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Shale gas and public health - the whitewash exposed

Paul Mobbs

6th May 2014

Public Health England is guilty of gross scientific misconduct, writes Paul Mobbs, for its apparently deliberate whitewashing of the public health impacts of fracking. But it's all part of a pattern of maladministration that reaches to the heart of government.

PHE's report, which arguably has infringed our civil rights and their own codes of practice, amounts to scientific misconduct.
Last October, Public Health England (PHE) released their draft report on the health impacts of shale gas [1].

They looked at all the evidence on the likely effects of shale gas production - usually referred to as 'fracking' - on public health.

After scouring the scientific literature for evidence of hazardous environmental impacts, gender-bending chemicals disrupting our metabolism, and of toxic and radioactive contamination of the air, soil and water, they concluded that

"Public Health England anticipates a low risk to public health from direct releases of chemicals and radioactive material if shale gas extraction is properly operated and regulated."

Going against the evidence

The difficulty for PHE is that there is no rational way in which this conclusion could be drawn from the evidence they reviewed in their report. As stated in an editorial in the British Medical Journal last month [2],

"Yet, in a leap of faith unsubstantiated by scientific evidence, its authors suggest that many of the environmental and public health problems experienced in the US would probably not apply to the UK. Unfortunately, the conclusion that shale gas operations present a low risk to public health is not substantiated by the literature."

If you want to understand how this conclusion was reached, you have to look at how Public Health England used a selective method, and even more selective quoting. For example, in the text of their report they didn't specifically quote:

  • The AEA Technology study [3] for the European Commission, that PHE cited six times, which said "The study identified a number of issues as presenting a high risk for people and the environment."; or
  • The Chief Medical Officer of New Brunswick's study [4], cited four times, which said, "Some of the key findings include a ... lack of information needed to assess toxicity risks; lack of accurate exposure and health data; lack of standard methods for preventing and mitigating social impacts; lack of health status studies before and during gas development; and a lack of systematic health impact assessments."
  • A Colorado School of Public Health study [5], cited three times, which said, "The Human Health Risk Assessment used information from a variety of sources to conclude that natural gas processes release chemicals that are known to impact health; chemicals emitted into the air from natural gas processes are more likely to impact health than chemicals released into the water or the soil";
  • A US Environmental Protection Agency report [6] which was cited six times, even though it said, "At this time, the EPA has not made any judgement about the extent of exposure to these chemicals when used in hydraulic fracturing ... "; and
  • PHE didn't even bother to include the United Nations study [7] which stated, "Hydrologic fracking may result in unavoidable environmental impacts even if unconventional gas is extracted properly, and more so if done inadequately."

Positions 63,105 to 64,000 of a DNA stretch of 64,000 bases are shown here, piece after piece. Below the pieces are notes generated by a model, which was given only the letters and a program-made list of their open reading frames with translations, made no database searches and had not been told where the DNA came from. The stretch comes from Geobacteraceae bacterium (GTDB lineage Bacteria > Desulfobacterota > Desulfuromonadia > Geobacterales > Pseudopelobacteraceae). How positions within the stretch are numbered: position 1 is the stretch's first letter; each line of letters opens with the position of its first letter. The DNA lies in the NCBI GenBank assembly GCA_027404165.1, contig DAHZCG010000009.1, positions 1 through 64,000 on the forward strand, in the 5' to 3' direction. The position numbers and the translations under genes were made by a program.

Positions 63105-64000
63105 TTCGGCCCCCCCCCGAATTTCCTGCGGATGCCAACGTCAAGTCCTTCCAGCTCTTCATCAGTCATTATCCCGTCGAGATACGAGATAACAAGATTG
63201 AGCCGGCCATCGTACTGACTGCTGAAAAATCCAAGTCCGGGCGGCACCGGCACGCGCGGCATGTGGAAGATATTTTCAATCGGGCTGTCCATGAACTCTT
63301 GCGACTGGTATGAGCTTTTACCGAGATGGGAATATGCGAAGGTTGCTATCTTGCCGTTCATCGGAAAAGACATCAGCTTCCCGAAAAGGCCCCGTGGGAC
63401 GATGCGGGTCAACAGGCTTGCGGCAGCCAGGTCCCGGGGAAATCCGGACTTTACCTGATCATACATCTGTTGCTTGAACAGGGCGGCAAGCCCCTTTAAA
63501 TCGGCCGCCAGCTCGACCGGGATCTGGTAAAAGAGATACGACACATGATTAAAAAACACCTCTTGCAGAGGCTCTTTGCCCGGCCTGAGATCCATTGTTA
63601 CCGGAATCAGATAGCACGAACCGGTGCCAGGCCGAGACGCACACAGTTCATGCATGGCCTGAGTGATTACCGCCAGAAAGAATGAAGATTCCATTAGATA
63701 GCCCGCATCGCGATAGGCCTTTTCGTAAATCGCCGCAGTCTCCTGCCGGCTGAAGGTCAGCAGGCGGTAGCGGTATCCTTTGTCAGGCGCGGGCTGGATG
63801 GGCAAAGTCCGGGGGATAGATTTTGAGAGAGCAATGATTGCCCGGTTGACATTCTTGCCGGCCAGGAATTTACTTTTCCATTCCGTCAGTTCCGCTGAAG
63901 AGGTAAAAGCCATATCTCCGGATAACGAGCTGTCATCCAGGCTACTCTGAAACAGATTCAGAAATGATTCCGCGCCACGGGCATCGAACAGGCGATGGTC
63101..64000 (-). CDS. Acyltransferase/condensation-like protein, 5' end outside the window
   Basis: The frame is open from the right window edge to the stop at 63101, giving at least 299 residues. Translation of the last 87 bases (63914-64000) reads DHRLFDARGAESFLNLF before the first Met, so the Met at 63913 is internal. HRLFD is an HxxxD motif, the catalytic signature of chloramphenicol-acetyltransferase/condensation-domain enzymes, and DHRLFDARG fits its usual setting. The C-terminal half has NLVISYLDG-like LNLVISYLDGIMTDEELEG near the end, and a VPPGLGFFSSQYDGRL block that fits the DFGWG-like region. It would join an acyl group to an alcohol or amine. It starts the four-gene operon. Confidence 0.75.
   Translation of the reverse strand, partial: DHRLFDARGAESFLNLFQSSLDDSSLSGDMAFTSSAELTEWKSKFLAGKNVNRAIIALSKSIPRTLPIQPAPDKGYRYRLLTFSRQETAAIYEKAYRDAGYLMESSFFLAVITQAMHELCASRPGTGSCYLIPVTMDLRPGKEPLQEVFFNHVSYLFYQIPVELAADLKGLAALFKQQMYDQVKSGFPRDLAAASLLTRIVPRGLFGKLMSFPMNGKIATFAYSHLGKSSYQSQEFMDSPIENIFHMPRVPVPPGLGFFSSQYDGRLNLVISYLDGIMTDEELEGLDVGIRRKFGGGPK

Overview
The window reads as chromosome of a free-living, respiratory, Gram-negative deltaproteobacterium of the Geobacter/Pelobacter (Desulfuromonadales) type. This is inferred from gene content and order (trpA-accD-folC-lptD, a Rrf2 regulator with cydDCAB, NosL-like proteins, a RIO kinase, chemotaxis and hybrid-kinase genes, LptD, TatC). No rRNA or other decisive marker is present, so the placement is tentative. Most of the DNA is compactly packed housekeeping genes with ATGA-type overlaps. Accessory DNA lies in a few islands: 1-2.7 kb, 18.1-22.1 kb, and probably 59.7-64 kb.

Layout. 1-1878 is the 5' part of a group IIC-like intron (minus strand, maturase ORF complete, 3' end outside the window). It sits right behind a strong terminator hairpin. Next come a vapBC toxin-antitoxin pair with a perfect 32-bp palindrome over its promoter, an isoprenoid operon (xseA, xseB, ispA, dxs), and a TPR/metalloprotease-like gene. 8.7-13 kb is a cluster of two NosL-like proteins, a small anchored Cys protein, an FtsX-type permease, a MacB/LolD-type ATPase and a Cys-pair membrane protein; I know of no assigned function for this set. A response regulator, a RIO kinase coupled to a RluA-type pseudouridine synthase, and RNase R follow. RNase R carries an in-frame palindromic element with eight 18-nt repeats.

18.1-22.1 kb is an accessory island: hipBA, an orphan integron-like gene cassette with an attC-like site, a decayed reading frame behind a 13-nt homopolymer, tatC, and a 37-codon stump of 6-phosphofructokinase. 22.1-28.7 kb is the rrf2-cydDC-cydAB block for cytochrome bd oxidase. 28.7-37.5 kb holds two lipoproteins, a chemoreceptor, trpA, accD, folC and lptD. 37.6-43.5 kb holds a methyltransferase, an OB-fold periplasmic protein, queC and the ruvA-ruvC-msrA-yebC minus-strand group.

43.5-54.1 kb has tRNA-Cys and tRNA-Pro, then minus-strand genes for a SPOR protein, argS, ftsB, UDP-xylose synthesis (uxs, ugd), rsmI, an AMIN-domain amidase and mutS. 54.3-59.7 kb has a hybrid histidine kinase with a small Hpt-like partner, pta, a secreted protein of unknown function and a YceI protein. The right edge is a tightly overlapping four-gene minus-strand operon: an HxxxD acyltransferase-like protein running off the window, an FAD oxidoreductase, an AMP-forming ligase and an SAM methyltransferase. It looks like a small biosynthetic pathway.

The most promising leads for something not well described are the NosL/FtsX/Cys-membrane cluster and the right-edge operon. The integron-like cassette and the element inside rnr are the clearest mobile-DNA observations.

Why such an early cut-off date for evidence gathering?

To produce their review, the Public Health England staff gathered all the evidence they could find on the health implications of shale gas, available up until the end of December 2012.

The draft report would not be produced until nearly a year later, so why select such an early cut-off? Practically speaking, it excludes a lot of recent - and for the most part highly critical - research on the health impacts of shale gas.

The way PHE went about their review, it almost appears that they were trying to avoid considering any recent research on the issue of unconventional oil and gas.

For example, if we look at one of the leading databases of peer-reviewed research on public health - Pubmed [8] - and search for papers containing the term "shale gas":

  • In 2010 there were 0 results;
  • In 2011 there were 10 results;
  • In 2012, the year of PHE's cut-off, there were 15;
  • In 2013, the year after the cut-off, there were 52; and
  • Just in the first four months of 2014 there have been 39 - more than 2011 and 2012 put together.


The 'draft for comment' that excludes comments

To be fair, PHE did consider a number of papers from 2013. They listed their 'sources' for the review in chapter 12, most of which were from 2011/12 and before.

Then, in chapter 13, they listed a whole load of papers, mostly from 2013, which, according to the introductory paragraph, "have been reviewed and are not considered to affect the conclusions of the draft report."

A few days after PHE launched their 'draft for comment' report I spent a long train journey picking over the document. Call me naive, but if a report says "draft for comment" on its front cover, I expect that its authors are inviting comments on the draft. In the event PHE specifically excluded the receipt of comments on what they had written.

Critical science systematically excluded

Instead PHE sought "the submission of additional relevant articles from the scientific literature for consideration if these have not been considered in the report or identified below".

And by "below" they meant the list of fifty "rejected" papers in chapter 13, which included some of the latest research highly critical of the environmental impacts of unconventional oil and gas development.

That creates a problem for PHE. As a signatory to the United Nations Economic Commission for Europe's Aarhus Convention, the UK Government

" ... shall endeavour to ensure that officials and authorities assist and provide guidance to the public in seeking access to information, in facilitating participation in decision-making and in seeking access to justice in environmental matters."

Government decisions on shale gas and health 'open to challenge'

By failing to consult the public on the substance of the report, Public Health England, on behalf of the Department of Health, have arguably violated the public's rights under the Aarhus Convention. As a result, by infringing our civil rights, PHE have left all Government decisions on the public health and shale gas open to legal challenge.

However, that's possibly the least of their worries! It's their impartiality which is open to question.

In order to demonstrate their claim that the risks are low if, "shale gas extraction is properly operated and regulated", they have to show - as they outlined in their report - that the process over here will not be plagued by the same politically-motivated regulatory failings seen in the USA, Canada or Australia. Yet again, there is no proof of this.